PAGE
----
Under the 'Untraced Drivers' Agreement', you can claim for personal injury compensation and for damage to property.
To be eligible to make a claim, you must have reported the accident to the police within 5 days for damage to property; or within 14 days for personal injury. You will be issued a crime number, which must be produced when making an application.
Is there a time limit for making a claim?
If you are claiming for injury compensation, you have 3 years from the accident date to start your claim. You must start a property damage claim within 9 months of the accident.
How does the MIB assess and pay claims?
The MIB will pay compensation immediately once a positive assessment (i.e. an assessment in the claimant's favour) of your case has been made.
As it is not possible to bring a case to Court where the defendant is untraceable, you will be required to evidence that the other driver was responsible for the accident.
An experienced personal injury solicitor will be able to advise you and assist in the collation of this evidence.
In addition, you will need to obtain medical evidence that determines the extent of your injury, its recovery period and any long term consequences to both health and financial loss. The medical evidence will also need to support a claim of 'causation' where a link between your injuries and the accident has been established.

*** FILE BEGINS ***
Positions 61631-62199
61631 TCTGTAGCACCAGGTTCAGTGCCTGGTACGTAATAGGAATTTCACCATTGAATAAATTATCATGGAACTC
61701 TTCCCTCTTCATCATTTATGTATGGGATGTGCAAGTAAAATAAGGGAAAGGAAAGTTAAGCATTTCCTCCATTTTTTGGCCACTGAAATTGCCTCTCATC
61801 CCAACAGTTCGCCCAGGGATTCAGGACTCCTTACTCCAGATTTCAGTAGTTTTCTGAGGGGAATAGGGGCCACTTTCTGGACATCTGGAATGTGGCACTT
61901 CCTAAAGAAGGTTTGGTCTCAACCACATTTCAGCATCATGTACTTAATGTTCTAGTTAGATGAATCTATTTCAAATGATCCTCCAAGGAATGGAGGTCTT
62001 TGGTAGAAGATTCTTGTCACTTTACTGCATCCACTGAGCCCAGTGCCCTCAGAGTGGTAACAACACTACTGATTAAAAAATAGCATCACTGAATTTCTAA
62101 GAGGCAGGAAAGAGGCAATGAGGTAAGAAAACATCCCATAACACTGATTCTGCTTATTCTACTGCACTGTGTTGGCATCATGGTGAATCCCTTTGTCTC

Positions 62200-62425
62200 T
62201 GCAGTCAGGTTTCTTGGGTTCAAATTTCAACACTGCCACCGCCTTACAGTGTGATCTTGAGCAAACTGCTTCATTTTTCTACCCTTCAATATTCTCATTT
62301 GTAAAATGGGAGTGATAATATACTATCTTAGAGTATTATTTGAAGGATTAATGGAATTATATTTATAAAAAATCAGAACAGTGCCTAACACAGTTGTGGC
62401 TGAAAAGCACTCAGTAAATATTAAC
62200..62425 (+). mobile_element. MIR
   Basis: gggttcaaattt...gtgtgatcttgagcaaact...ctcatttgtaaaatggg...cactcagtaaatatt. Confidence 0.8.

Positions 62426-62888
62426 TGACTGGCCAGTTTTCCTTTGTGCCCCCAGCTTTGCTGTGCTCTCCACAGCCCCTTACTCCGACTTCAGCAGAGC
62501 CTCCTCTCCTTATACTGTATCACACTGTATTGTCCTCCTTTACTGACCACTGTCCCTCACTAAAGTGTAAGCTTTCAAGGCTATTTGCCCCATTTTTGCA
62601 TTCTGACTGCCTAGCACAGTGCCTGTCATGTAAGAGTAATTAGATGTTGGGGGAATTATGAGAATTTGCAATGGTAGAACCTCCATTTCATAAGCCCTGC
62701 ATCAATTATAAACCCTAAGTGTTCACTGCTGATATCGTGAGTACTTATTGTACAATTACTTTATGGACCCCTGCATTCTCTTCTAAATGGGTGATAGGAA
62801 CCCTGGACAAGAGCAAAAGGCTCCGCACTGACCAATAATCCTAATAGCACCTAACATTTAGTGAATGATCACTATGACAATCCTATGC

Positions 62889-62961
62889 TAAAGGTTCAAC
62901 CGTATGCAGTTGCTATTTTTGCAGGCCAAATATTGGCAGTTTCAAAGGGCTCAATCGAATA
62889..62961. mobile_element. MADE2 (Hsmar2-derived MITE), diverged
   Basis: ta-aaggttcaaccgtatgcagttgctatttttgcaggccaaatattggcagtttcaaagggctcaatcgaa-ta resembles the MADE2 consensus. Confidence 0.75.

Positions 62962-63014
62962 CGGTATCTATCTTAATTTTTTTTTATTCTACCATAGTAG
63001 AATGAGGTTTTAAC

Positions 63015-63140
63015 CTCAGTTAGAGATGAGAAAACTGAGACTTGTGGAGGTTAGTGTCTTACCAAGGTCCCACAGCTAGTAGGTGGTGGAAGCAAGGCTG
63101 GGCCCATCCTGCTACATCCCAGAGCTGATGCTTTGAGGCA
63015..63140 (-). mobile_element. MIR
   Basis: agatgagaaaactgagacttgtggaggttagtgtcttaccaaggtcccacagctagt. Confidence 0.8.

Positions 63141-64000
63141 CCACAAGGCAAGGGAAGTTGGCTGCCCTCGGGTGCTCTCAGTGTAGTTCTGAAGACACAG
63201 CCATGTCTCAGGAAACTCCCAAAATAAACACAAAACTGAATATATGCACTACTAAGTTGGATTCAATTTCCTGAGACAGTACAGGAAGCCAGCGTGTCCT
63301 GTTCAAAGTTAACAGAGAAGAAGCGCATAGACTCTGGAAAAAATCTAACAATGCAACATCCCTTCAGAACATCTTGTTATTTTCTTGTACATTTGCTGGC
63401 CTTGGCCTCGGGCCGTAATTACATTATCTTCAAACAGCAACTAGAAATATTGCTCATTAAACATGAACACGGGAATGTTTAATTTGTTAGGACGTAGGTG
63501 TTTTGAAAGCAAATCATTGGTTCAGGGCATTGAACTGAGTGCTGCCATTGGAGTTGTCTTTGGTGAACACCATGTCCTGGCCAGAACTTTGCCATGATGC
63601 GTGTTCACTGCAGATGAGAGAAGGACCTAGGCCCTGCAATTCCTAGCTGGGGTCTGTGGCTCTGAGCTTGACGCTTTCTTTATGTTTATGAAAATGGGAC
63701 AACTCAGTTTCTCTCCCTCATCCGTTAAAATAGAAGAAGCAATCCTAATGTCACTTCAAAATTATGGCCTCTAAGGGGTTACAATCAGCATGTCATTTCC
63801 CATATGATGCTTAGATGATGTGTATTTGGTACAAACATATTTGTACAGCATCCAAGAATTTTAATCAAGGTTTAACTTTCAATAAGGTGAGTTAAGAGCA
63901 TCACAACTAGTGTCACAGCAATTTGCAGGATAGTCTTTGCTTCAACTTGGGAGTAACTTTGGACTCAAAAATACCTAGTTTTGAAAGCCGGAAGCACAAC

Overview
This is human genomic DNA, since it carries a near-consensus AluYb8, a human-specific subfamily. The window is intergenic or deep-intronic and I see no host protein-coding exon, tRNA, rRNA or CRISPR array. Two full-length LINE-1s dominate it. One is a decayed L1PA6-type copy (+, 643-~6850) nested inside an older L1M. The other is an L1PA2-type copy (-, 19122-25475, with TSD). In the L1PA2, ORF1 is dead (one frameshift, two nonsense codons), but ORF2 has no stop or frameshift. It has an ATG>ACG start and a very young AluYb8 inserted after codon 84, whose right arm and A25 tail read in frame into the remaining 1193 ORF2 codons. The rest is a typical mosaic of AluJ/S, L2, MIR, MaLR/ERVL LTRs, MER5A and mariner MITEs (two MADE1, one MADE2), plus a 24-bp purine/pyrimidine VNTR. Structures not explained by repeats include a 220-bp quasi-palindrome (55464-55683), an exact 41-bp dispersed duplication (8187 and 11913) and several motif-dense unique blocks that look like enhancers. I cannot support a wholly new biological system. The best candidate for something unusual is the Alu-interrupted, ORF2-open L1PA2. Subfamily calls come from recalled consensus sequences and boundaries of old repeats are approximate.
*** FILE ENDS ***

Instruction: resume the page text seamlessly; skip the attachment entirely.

How long does the MIB claim process take?
Dealings with the MIB tend to be more protracted than they would be if handled by a commercial insurer.
Exactly how long it takes will depend on the nature of the accident. Claimants can liaise directly with the MIB but documentation of the required information may be complex.
With so many factors to consider in making a claim it may be advisable to seek legal advice from a personal injury specialist in order to achieve the best outcome.
If you have been injured in an accident with a stolen vehicle do not be deterred by the fact that the other driver is untraceable.